The browser you are using is not supported by this website. All versions of Internet Explorer are no longer supported, either by us or Microsoft (read more here:

Please use a modern browser to fully experience our website, such as the newest versions of Edge, Chrome, Firefox or Safari etc.

Christine Wamsler. Photo

Christine Wamsler

Professor, Docent, appointed Excellent Teaching Practitioner (ETP)

Christine Wamsler. Photo

Social inequality and marginalization in post-disaster recovery : Challenging the consensus?


  • Mark Kammerbauer
  • Christine Wamsler

Summary, in English

Disasters and subsequent recovery efforts often reinforce social inequality and marginalization, hampering sustainable development paths. This paper presents an analysis of inequality and marginalization effects of post-disaster reconstruction from a risk governance perspective. Using a mixed-methods approach, we examine the Fischerdorf and Natternberg districts of the German city of Deggendorf, severely affected by the 2013 floods in Europe. The findings show that social inequality and marginalization affected housing reconstruction (and vice versa) in unexpected ways. Uninsured groups (such as the elderly and migrant homeowners) received prompt, ad-hoc support from state and civil society actors, while insured homeowners (mostly higher-income groups) experienced ongoing disputes between state and market actors that hampered their recovery. Some marginalized groups could not access state support, as various aspects of cultural diversity were not adequately considered. This fostered, and created new, patterns of inequality and risk. The ad-hoc engagement of civil society was crucial, but insufficient, to fully buffer the effects of inequality and marginalization resulting from formal recovery processes. We conclude that it is critical to give more attention to the interplay, and power constellations, between state, market and civil society actors to facilitate sustainable recovery and development – by counteracting potential inequality and marginalization effects. Increased consideration of cultural diversity and the support of citizens who play dual roles (and can mediate between different actors) was identified to be vital in this context. We thus call for increased research into the issue of complementary city–citizen rights and responsibilities in risk reduction and adaptation planning.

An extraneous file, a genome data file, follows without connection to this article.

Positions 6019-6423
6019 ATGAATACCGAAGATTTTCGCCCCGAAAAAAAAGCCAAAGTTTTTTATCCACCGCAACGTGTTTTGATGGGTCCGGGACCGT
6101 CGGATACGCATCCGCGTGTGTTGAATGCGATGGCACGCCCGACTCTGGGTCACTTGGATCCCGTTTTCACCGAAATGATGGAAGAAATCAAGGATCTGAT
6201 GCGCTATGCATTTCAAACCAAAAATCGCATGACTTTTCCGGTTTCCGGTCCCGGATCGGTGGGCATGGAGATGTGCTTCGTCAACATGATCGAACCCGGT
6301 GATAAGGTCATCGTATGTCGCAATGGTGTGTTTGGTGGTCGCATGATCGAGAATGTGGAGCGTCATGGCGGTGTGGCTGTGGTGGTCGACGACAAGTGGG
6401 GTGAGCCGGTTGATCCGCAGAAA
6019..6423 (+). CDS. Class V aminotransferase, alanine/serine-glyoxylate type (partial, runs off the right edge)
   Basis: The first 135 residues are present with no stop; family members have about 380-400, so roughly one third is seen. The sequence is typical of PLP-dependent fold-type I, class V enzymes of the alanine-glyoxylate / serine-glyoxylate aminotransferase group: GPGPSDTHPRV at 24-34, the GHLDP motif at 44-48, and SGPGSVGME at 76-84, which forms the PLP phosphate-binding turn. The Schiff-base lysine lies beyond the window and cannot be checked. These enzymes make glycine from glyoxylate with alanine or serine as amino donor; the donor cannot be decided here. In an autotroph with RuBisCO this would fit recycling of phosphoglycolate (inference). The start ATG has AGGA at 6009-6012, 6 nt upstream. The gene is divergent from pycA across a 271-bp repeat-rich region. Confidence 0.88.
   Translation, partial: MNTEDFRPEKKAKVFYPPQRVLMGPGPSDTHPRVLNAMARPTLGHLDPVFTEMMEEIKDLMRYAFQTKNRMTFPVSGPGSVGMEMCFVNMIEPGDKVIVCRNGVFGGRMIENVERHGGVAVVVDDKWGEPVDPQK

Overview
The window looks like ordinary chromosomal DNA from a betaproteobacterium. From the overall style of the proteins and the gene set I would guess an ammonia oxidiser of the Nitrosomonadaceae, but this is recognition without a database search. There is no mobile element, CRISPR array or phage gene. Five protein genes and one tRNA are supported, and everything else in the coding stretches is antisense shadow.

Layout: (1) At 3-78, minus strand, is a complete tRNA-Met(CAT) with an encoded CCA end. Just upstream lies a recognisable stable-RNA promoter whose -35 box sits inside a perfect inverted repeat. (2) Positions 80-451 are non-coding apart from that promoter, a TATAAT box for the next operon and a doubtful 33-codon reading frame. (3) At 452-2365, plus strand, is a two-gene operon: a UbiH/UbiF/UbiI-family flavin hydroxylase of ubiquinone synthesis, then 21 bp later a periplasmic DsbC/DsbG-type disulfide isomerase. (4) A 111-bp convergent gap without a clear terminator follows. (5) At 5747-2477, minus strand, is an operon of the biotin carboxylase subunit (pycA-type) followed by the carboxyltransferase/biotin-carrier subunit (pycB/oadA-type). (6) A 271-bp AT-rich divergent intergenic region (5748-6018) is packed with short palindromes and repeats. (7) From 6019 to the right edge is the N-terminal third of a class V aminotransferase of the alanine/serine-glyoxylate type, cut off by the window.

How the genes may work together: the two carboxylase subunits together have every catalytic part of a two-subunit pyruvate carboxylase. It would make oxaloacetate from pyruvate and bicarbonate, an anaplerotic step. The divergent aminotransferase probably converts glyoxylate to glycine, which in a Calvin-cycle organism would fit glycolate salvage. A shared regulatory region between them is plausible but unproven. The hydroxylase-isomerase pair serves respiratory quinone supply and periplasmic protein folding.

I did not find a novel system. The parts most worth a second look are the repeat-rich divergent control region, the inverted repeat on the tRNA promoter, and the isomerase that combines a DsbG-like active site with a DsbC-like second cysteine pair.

• LUCSUS (Lund University Centre for Sustainability Studies)

Publishing year







International Journal of Disaster Risk Reduction



Document type

Journal article




  • Social Sciences Interdisciplinary


  • Climate change adaptation
  • Disaster insurance
  • Disaster recovery
  • Facilitation
  • Housing rehabilitation
  • Inequality
  • Marginalization
  • Reconstruction
  • Resilience
  • Risk governance
  • Urban planning




  • ISSN: 2212-4209